When All of Your Problems Look Like Nails

Thomas Lie-Nielsen sidled up to me with a drink in his hand, a sportscoat on his back and a sly look across his face.

He opened his green jacket to reveal… a stick.

I repressed my urge to pluck it from his jacket because I stank like a monkey’s armpit after hauling four workbenches all over the campus of Berea College for our Woodworking in America conference.

But Thomas (who raises horses and must be accustomed to large, malodorous hairy things) nodded that it was OK for me to grab the stick. I did. Then I squealed like a little girl.

It was a brass Warrington hammer and looked just like my favorite hammer of all time, the little guy shown at the top of this blog entry. I use the round end of this hammer for adjusting all my planes. A few subtle hammer taps adjust the lateral position of my iron with more accuracy than any lateral-adjust mechanism.

I’ll also use the round end to advance the irons of my planes that don’t have mechanical adjusters. Oh, and I drive small pins with this end, too.

The flat end, called the “cross pane,” is ideal for starting nails. You pinch the nail with your fingers and use the cross pane to sneak through your fingertips to strike the nail’s head. Very handy.

There are probably 100 other uses for this little hammer because I take it with me whenever I travel with my tools.

So here’s the news: Lie-Nielsen Toolworks is going to begin making this hammer in both steel and brass. I don’t have information on pricing or availability, but who cares? I’m getting a set (or two) the minute they come out.

You see, I have a hammer problem. I probably have 20 or more of them, all different. Most of them came into my hands when I wrote about hammers for Woodworking Magazine a few years back, but for some reason I can’t seem to get rid of them.

But the Warrington’s size and weight have made it my favorite shop hammer (followed quickly by my 16-ounce Maydole hammer). And soon – thanks to Lie-Nielsen – you are going to be able to see if you agree with my assessment.

— Christopher Schwarz

All I’m saying about this photo is that I’m glad it’s not scratch ‘n’ sniff.

About Lost Art Press

Publisher of woodworking books and videos specializing in hand tool techniques.
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9 Responses to When All of Your Problems Look Like Nails

  1. Eric Paisley says:

    There should be a special place in heaven for men like Thomas.

  2. Sweet! I’ve been looking for a nice Warrington hammer for awhile now. The ones I’ve been finding on eBay just haven’t been that nice. I can’t to see the Lie-Nielsen hammers once they are available.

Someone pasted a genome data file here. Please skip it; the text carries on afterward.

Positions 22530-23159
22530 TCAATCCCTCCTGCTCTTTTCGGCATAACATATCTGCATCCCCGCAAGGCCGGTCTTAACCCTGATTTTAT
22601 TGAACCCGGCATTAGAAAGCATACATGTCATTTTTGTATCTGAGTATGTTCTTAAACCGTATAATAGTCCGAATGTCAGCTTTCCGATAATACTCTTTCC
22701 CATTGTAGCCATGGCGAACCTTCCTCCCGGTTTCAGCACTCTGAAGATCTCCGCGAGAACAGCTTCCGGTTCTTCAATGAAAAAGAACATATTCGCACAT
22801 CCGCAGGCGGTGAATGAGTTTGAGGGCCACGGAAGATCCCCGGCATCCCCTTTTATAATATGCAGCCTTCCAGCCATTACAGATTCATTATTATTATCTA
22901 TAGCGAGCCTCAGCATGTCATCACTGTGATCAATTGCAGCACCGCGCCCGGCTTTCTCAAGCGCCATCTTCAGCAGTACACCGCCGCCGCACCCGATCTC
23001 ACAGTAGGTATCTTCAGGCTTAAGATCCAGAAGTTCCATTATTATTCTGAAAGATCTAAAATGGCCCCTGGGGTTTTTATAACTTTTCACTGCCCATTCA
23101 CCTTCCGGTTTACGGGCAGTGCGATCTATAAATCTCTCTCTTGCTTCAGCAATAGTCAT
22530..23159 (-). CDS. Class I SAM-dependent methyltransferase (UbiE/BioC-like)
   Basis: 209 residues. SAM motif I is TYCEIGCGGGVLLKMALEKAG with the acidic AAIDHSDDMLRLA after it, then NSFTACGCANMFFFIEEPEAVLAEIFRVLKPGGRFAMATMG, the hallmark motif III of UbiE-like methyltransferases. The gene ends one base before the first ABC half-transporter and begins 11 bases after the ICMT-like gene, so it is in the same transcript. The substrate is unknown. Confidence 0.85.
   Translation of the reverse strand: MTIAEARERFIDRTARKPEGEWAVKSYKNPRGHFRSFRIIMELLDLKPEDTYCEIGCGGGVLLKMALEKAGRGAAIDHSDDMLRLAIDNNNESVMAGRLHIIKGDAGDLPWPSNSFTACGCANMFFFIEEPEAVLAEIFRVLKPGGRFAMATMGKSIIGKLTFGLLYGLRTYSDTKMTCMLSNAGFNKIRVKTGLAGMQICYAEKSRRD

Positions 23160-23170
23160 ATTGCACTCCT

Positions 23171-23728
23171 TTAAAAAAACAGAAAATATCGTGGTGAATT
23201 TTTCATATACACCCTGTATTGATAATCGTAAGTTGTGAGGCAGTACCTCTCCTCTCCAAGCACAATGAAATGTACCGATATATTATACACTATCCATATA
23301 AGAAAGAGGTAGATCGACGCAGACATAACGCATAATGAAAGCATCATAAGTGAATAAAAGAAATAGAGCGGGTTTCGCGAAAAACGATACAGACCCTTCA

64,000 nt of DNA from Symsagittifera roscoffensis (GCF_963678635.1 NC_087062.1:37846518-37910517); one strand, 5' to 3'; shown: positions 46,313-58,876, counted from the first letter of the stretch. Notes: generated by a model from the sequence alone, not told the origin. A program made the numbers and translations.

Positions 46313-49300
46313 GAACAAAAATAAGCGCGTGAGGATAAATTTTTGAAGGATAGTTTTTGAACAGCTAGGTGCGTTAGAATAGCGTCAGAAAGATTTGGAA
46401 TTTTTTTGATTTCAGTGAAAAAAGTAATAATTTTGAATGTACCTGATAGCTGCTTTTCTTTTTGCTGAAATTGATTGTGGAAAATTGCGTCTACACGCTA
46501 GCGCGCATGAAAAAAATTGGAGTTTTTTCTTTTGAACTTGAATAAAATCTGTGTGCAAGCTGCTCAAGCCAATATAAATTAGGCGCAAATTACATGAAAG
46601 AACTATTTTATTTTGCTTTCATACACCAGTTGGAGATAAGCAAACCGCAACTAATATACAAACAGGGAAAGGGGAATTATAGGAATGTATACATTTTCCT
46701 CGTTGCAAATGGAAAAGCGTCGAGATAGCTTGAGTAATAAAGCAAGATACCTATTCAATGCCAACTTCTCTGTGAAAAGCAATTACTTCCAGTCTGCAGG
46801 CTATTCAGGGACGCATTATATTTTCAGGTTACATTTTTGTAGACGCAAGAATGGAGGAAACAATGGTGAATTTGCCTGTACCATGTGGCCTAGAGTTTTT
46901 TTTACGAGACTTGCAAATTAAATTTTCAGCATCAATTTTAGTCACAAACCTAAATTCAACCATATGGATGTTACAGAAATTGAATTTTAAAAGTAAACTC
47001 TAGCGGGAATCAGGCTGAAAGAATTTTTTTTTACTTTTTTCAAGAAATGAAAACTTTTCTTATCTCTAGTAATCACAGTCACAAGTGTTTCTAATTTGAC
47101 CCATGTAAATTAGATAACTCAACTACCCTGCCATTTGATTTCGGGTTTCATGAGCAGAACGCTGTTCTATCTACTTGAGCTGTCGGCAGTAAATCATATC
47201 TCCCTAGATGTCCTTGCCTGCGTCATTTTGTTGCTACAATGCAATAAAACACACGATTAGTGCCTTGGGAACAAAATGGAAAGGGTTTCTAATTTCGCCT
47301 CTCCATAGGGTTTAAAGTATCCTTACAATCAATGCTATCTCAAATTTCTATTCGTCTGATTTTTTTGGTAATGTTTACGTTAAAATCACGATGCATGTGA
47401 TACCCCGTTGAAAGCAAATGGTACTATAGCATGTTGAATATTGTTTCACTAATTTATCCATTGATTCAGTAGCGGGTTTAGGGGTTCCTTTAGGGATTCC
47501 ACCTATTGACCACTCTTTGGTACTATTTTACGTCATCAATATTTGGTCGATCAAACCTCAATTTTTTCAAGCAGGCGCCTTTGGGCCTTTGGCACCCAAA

Mike

  3. David says:

    FYI, Chris – It’s bad practice to strike a wooden plane with a metal hammer. Even if done gently, it will put a lot of dings on the back. A better solution is the bubinga-handled plane hammer that the The Best Things sells. It has one brass face (for tinking the irons), and one maple face for whacking the back of the plane to release the wedge. The bonus of the brass face is that it adjusts the iron just as well as a steel hammer, but won’t mushroom the top.

  4. Christopher Schwarz says:

    David,

    I use the hammer only to tap the irons and then to lightly tap the wedge (for wedge planes). It’s for subtle adjustments that are unlikely to mushroom anything. In fact, the hammer is too lightweight to make coarse adjustments (unless you are Conan). So for coarse adjustments, I use a hammer like the one you describe. Mine is from Chester Toolworks.

    Also, not to be a stickler, but I wasn’t talking about just wooden planes. I use the little hammer to adjust infills that have a strike button at the rear and are designed to be plinked.

    Chris

  5. Eric says:

    One day, I hope that I am the kind of woodworker that I can start a story with, "Thomas Lie-Nielsen sidled up to me…"

    Then I’ll know that I’ve made it.

    Oh yeah, and if my projects aren’t crap.

  6. Eric says:

    Gorgeous. Love the stick on the end too (the handle, not the writer).

  7. Devon says:

    Just stumbled across this – I am very excited. Now I can stop scrounging for tiny hammers on ebay (like this one if the link comes across: http://cgi.ebay.com/ws/eBayISAPI.dll?ViewItem&ssPageName=STRK:MEWNX:IT&item=360090231486 )

    I was even considering milling my own from a round of C836, and would have done so if I could locate stock small enough.

    Devon

  8. Ed Lindley says:

    Nice! Much prettier than mine. BTW, Chris, isn’t that called a cross peen (or is pane an alternative name)?

  9. Christopher Schwarz says:

    Ed,

    Several readers have commented on my use of "pane." I have some old tool catalogs that use that spelling, and it also is acceptable in some of the dictionaries I have. I selected that spelling to sidestep the "peen" and "pein" debate….

    Chris

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